When you are searching for an advisor, you should find out exactly who will be working with your money. Are you doing business with a one-man show? Are there multiple people involved in the decision-making process? Who can you contact if your advisor is sick or on vacation? Whether you want to work with one person or an entire firm is your own decision, but you should always know what Plan B is when something happens and your advisor is not available.

5. Investing options that match your personality

My advisor gave me a comprehensive sheet describing the types of investment he offers, complete with an “investing style” quiz. Based on my answers to the questions on the quiz, I get a certain “style” of investing, with some of my options. I already knew I was a conservative investor, yet it was interesting to see which areas I was more willing to be risky in. Your advisor should be able to offer you a wide range of services that allow you to set money aside in funds with varying risk.

6. Your gut feeling

I’m a big fan of going with your gut feeling on certain things. When it comes to selecting someone to manage your money, you can’t place too little value on your intuition! If someone is making you uncomfortable, get out of there. There are many, many investors out there to help you, and the one you choose should make you feel comfortable and secure, and should have all your trust. After all, we’re not all rich enough to not feel fear at the thought of losing money!

Still have question? Check out the Chicago Financial Planner’s “6 Questions to Ask When Choosing a Financial Planner.”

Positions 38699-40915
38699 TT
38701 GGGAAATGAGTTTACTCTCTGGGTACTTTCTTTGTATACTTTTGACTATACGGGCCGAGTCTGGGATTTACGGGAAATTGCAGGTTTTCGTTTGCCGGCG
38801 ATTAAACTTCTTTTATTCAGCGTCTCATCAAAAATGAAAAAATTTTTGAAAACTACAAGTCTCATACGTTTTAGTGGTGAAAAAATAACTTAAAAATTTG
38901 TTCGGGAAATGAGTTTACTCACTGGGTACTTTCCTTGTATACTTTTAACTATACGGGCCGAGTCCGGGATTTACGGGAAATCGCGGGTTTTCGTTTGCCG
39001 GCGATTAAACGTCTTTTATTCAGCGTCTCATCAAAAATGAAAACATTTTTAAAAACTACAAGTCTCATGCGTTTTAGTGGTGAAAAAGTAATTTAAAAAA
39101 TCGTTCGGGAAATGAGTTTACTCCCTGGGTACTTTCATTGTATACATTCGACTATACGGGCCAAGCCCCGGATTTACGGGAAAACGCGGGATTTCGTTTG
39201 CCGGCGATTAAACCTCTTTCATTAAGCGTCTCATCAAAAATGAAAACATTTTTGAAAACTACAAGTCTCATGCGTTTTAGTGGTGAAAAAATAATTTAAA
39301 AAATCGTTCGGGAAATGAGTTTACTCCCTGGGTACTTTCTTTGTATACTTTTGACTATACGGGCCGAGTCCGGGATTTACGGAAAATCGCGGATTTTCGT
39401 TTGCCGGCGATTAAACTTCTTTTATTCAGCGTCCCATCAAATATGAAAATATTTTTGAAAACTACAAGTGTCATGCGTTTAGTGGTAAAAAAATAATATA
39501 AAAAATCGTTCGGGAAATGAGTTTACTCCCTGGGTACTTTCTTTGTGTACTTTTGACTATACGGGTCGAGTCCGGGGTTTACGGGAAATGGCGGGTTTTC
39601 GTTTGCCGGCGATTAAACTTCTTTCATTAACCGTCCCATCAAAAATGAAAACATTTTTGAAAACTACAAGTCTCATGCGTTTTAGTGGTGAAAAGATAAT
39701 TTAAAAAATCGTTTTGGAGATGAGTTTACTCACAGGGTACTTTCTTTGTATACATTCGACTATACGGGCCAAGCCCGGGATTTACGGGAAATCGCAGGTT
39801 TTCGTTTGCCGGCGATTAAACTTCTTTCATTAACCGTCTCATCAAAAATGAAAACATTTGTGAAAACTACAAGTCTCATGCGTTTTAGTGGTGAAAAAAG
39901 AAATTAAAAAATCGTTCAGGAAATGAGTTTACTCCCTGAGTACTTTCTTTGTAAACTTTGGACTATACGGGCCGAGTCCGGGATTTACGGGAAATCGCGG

Bio; Alexandra is the owner of Real Simple Finances, where she writes easy finances tips for real people. In addition to fighting off student loan debt, Alexandra is a university English Instructor and will be graduating in May, 2014, with her Master of Arts.

Barbara’s comments: I personally believe that most relatively intelligent investors can invest on their own. If not, check out fee only planners and be very careful with those who are paid solely by commission.

Have you visited a financial planner? What are your tips for choosing a financial advisor?

image credit; Washington Post article_card sourced from Pollack’s chat with Helaine Olen regarding the financial industry

    5 Comments

  1. Excellent guest post and thanks for the link to my post. The one point I would disagree with is #3. I’m glad to make myself available to a client during non-business hours, but I would expect them to call or email me about this first. Other than a death or illness situation there is nothing urgent enough to warrant a call at odd hours in my opinion.

  2. When it has been shown time and again that the best returns that investors can expect over the long term is market returns, minus cost, why would I want to reduce my returns further by paying to hire an adviser? People who are afraid to invest just need to read a few good books, like the Bogleheads’ Guide to Investing.

    Bryce @ Save and Conquer

    February 2, 2014

  3. Commission and fees are pretty important to me. Knowing their initial and trail commission along with fees helps me decide whether to go ahead or not. Normally I use a fee only or execution only service.

  4. @Roger, Sounds reasonable enough. No one likes to be unnecessarily disturbed.
    @Bryce-Personally, I agree with your thoughts. That said, there are some folks to whom dealing with money and finances are so confusing or unpleasant that they prefer to “pay up” for the help.
    @Nick-Fee only is my preference as well when recommending advisors. It’s so important to understand how your advisor is being compensated.

    Barbara Friedberg

    February 3, 2014

  5. Choosing a Financial Adviser is one of the most important thing and many things that we should have to consider in our mind before choosing them. Thanks for sharing this important tips about that.

    Wesley

    February 18, 2014